Originally Published: September 12, 2001 5:45 p.m.
PRESCOTT – Tri-city schools were open, calm and ready to offer students counseling as educators quickly coped with Tuesday's news of unprecedented terrorism in New York City and Washington, D.C.
Before school began Tuesday, Prescott High School Principal Tim Carter ordered a campus search for any unusual items, and that search turned up clean.
"We have additional security staff and are proceeding with business as normally as we can," he said. "We had a moment of silence (Tuesday) morning in tribute to those involved in the tragedy, and advisers are available to talk with students who need to talk or are in some kind of crisis."
Prescott High School continued with all its extracurricular plans Tuesday, including sports activities. Carter said he hadn't heard of any Arizona school closing because of the World Trade Center and Pentagon tragedies.
Chino Valley High School Principal David Perey said teachers talked about the tragedy in each classroom.
The school's flag is at half staff, Perey said, "and we've postponed all sports activities out of respect for those who lost their lives in this tragedy. This has shocked all of us; it's almost overwhelming, and we need students to recognize how this affects all of us."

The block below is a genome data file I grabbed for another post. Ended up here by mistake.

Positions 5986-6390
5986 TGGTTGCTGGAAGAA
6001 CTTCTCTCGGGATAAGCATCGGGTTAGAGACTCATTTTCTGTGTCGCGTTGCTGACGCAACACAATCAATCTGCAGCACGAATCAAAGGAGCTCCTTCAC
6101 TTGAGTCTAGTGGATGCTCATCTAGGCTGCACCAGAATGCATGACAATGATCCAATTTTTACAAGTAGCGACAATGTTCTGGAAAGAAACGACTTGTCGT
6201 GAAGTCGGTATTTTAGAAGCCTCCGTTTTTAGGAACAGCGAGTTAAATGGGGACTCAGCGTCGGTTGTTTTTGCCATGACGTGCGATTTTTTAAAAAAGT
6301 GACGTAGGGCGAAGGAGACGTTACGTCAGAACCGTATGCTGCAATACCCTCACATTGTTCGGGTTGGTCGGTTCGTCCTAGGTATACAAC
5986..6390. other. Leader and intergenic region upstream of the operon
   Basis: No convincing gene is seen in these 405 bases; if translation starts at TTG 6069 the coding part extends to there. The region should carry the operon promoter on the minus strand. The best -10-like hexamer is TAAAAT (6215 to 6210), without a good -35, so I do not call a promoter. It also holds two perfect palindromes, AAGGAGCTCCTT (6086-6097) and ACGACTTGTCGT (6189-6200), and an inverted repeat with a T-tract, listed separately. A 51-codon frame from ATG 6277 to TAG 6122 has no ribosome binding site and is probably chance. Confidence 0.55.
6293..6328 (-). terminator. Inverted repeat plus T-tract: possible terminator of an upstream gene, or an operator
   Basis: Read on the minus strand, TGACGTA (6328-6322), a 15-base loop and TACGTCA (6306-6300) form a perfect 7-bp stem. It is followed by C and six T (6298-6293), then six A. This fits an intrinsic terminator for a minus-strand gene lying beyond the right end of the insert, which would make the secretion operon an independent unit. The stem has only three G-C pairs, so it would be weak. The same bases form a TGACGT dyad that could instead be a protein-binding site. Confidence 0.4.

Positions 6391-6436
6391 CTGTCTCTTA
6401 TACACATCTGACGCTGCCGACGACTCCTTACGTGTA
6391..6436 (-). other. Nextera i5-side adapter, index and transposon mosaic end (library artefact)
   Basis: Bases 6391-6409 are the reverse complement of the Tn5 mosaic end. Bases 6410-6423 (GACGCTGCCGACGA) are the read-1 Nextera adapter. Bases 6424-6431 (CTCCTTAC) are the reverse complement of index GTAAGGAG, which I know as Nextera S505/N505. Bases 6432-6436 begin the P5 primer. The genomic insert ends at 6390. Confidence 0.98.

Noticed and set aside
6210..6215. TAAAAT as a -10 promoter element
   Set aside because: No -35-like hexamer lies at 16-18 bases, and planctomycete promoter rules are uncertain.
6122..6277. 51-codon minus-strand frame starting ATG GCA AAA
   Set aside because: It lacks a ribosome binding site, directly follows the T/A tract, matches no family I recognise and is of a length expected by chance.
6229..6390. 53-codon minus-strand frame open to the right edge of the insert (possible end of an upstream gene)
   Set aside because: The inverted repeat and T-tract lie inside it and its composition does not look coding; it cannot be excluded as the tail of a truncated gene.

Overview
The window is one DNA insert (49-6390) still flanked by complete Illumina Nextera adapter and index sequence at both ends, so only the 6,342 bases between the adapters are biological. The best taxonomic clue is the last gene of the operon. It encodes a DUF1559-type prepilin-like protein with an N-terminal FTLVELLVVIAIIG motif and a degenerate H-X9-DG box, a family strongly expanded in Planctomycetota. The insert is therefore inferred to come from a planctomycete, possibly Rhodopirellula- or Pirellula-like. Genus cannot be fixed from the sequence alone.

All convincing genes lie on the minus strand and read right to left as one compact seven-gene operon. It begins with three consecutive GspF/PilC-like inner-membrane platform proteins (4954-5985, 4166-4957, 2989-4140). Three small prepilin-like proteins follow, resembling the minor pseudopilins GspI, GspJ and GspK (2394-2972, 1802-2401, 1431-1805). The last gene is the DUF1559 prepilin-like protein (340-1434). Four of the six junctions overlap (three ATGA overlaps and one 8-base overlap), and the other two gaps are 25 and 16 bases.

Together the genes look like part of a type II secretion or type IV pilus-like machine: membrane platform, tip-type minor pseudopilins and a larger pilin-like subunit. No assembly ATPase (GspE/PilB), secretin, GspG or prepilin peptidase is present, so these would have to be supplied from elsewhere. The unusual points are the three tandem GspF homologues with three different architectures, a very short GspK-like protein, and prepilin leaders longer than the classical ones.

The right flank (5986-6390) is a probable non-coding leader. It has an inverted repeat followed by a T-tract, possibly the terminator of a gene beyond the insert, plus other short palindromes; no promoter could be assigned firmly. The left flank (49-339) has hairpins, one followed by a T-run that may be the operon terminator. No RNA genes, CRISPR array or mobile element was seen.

Marcia Gatti-Smith, principal of Coyote Springs Elementary School in Prescott Valley, said staff and faculty will "handle each grade level one by one and determine what knowledge each student has (about the attacks) and work with them at that level to lower their concern."
Other than touring classrooms to "take the pulse" of students, Gatti-Smith plans to do business as usual without creating more concern than necessary. For example, today the school planned to go ahead with its regular monthly lockdown procedure and fire drill.
"We want them to know it's a safe environment here," she said.
Humboldt Unified School District Superintendent Cynthia Verdugo Wood said Tuesday that all sites were open and maintaining usual schedules.
"We're going to be doing business as usual with athletics unless we have an opponent cancel," she said. "We're trying to guarantee normalcy as we assess the needs of any of our students that may (prompt) intervention."
Wood said she contacted the offices of Gov. Jane Hull and State Superintendent of Public Instruction Jaime Molera.
"Both offices let us know that they don't believe there's any threat to Arizonans and there's no threat to Arizona schools, but it's a local decision as to whether schools stay open," she said.
"I have been in touch with our school board, and we're in agreement to maintain a regular schedule for all students."
Prescott Unified School District Superintendent Kevin J. Kapp said maintaining normalcy is "the best approach to the situation in that children should be in school and participating in the benefits of living in this wonderful country."
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